EARLY HISTORY OF SMITH GROVE (provided by Alice Temple, October 11, 1964) There were originally about 400 acres of timber in Smith Grove � probably 140 acres remain along Money Creek to the east and south of us. Because the groves offered shelter, fuel, logs for cabins and fences, and usually fresh spring water, the first settlers chose to live in the groves rather than on the prairie. It was to Smith Grove that the John Trimmer family - father, mother, and 8 children � came in 1826, the first white family to come to Towanda Township. When the Trimmer's came, there were no whites in the Mackinaw Timber. Johnathan Cheney was at Cheney's Grove. John Dawson was at Old Town. And there were fifteen families in Blooming Grove. They made camp on a site just west of this cemetery (Smith Grove) and down the slope a bit. From this camp, Mr. Trimmer journeyed out looking for suitable land to buy. He was carrying a goodly sum of money for this purpose. In October, upon returning from one of his trips, he was suddenly stricken and died without telling his wife whether he had bought land. In any event, his money was gone and Mrs. Trimmer spent some time and effort trying to find out whether he had purchased land, and where. He was buried in a rough-hewn walnut coffin at Pennel Cemetery. That same year Jacob Spawr had come in a wagon train with the Cox and Guthrie families. He stayed in Smith Grove to work for Mrs. Trimmer while the others went on to Blooming Grove. On December 3, while the Trimmers still lived at Smith Grove, Jacob Spawr was married to Eliza Ann Trimmer, the first marriage recorded in Towanda Township. Since Mr. Spawr would have been obliged to go to Vandalia to get a marriage license, he instead posted notices on trees announcing his intention to marry, and Mr. Orendorf from Blooming Grove performed the ceremony and reported it to the clerk at Vandalia. After about a year, the Trimmer family moved a mile north of Towanda into Money Creek Township. George Womack, through his mother Zanna Trimmer Womack, traces his ancestry back to these pioneers. Jesse Trimmer, one of the 8 children, recalls in "The Good Old Times" that his playmates were Indian children. Not too much is said about the Indians around Smith Grove, but a George Gastman remembered about the Indian Trail which led from Hudson to Smith Grove, then on south to Old Town Timber. On Old sign reading" Livingston Inn" was found in the original barn at Winter's, about 1.2 mile west of here. This inn was supposed to have been an overnight stop for cross-country travelers, but we have never found any further information about it. Smith Grove was named for David Smith who came here in 1830, and who with his son, John Smith, immediately entered the land. A log schoolhouse built here a few years later by residents of the Grove served as school, church, and public meeting place for some time. Zanna Womack felt that the old log structure was probably on the east side of the road. Her account reads, "According to statements in this record the old schoolhouse stood near the southeast corner of our present school yard (1937). Because on page 25 of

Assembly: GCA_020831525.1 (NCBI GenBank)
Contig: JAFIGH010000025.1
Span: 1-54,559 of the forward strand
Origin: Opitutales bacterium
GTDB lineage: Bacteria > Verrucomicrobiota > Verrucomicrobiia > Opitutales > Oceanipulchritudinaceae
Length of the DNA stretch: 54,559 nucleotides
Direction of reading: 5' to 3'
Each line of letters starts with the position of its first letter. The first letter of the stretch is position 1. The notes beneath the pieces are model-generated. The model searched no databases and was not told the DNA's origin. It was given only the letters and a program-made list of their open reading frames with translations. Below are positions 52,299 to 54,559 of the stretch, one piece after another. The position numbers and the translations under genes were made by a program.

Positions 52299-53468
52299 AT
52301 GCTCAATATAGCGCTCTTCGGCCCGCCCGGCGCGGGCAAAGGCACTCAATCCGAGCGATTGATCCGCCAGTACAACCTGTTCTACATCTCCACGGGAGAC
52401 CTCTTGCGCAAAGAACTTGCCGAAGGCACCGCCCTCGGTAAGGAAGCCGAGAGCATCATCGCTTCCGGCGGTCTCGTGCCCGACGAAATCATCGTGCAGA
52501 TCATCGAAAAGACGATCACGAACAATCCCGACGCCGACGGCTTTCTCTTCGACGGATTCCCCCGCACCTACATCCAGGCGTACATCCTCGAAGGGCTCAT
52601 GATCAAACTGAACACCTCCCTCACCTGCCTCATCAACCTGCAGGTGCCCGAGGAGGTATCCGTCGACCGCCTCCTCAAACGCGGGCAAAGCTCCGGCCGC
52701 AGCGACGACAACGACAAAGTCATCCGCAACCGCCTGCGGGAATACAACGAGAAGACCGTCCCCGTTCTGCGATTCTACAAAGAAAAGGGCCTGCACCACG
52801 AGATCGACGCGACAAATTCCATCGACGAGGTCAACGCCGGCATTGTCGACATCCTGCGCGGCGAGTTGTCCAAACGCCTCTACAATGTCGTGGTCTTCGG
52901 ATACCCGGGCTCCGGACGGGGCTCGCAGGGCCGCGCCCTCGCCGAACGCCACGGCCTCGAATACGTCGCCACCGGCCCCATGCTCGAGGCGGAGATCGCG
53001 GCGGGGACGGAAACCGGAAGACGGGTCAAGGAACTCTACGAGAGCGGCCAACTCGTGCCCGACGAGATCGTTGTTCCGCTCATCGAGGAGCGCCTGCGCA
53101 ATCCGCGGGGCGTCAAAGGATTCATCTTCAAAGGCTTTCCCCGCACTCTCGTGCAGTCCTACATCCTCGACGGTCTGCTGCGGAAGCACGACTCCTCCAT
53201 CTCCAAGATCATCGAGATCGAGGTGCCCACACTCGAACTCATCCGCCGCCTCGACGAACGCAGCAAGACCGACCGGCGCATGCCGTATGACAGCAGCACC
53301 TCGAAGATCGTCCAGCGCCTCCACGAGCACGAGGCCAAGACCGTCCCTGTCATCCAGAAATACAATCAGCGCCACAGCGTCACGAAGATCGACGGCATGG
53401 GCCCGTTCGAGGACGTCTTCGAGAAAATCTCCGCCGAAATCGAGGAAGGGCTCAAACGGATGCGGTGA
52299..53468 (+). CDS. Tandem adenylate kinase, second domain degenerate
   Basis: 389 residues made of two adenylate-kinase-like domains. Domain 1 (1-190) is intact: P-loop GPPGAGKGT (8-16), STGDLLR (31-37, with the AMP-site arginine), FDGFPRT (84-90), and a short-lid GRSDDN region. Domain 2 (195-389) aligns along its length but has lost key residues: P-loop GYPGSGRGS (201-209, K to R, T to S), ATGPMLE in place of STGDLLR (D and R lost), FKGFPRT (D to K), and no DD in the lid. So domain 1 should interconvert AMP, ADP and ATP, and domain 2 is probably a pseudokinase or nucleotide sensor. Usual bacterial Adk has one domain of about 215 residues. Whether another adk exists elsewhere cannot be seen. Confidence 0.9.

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the old register, the site of the present building was voted on and was described as follows: "Nearly six rods inside the field northwest of old schoolhouse in said district." It was replaced by a frame structure in 1855, which stood directly south of us about 1/2 mile inside the curve in the road. The first record of school in Towanda Township was at Smith Grove in 1850, designated as District 1, the directors were James V. Bishop, Jessie Walden, and William Halterman. The first teacher (of whom we have record) was Miss Johanna Beaty, who taught a term of three months for the sum of $20. There were 27 pupils and there were 54 school-age youngsters in the district. All of the Smith Grove School records have been given to Illinois State University by Mr. and Mrs. George Womack. Bateman & Selby say, "The first preaching (in Towanda Township) was probably by John Dunham, a member of the United Brethren Church of Smith's Grove about 1832." Baptists and Presbyterians are also recorded as holding services at Smith Grove quite early. More families were coming to Smith Grove � Joneses, Whites, Strouds, Arbuckles, Baylers, Bishops, Flings, Abbetts, Krafts, and Dodsons, to mention a few. In 1849, Abraham Russ Jones, Jr. came here from Clark County, Ohio and purchased 600 acres, including 300 acres of timber in Smith Grove, at $5 per acre; this land he shared with his brothers Cyrus and Nelson who joined him at Smith Grove. Later they were joined by two more brothers, Frank and William Washington Jones, Sr., a sister, Eliza, and their parents, Abraham, Sr. and Matilda Jones. Most of the Jones family are buried in this cemetery. Abraham Jones home place is a mile north and a mile west of Merna. The red brick house still stands much the same as when he built it (razed in 1972). The Nelson Jones home, also red brick and also little changed, is to be found a mile farther west, near Money Creek. The Frank Jones home is � mile south of Smith Grove Cemetery. It has been extensively remodeled and is occupied by the Brokaw family � Mrs. Brokaw being a direct descendant. The foundation of an earlier log structure can be found to the east of the Brokaw home. The Cyrus Jones home was north and east of the Cemetery about � mile. Mr. & Mrs. Maurice Jones (he being a descendant of Frank Jones) now live in this home which also has undergone extensive remodeling. On the east side of the road, and across the Creek south of the Cemetery, stands the house where the parents of the Jones brothers, Abraham, Sr. and Matilda Noel Jones, lived after coming to Illinois and before moving to the village of Towanda. Surprisingly enough, all of the timber, and several hundred acres of farm land adjoining Smith Grove is still owned and farmed by descendants of the Jones brothers. I understand the bridge down here at the foot of the hill is to be replaced next year and will be called The Smith Grove Bridge. Bibliography Bateman & Selby, Historical Encyclopedia of Illinois & McLean County,
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Vol. I, pp 729-30. Brigham, William B., "The Story of McLean County & Its Schools" 1951 pp 169, 172, 173. Duis, E., "The Good Old Times in McLean County" 1874, pages 637, 665, 701. Folsom, Peter, "Map of McLean County," 1856 (shows the graves, etc.) History of McLean County, 1879, pp 589-598. Lexington Unit Journal, June 10, 1937, "History of Smith Grove Community" by Mrs. Ray Womack. 10-11-1964 by Alice Temple
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Illinois State University, Milner Library, Normal, IL, 61790 - for the Towanda Area Historical Society/Towanda District Library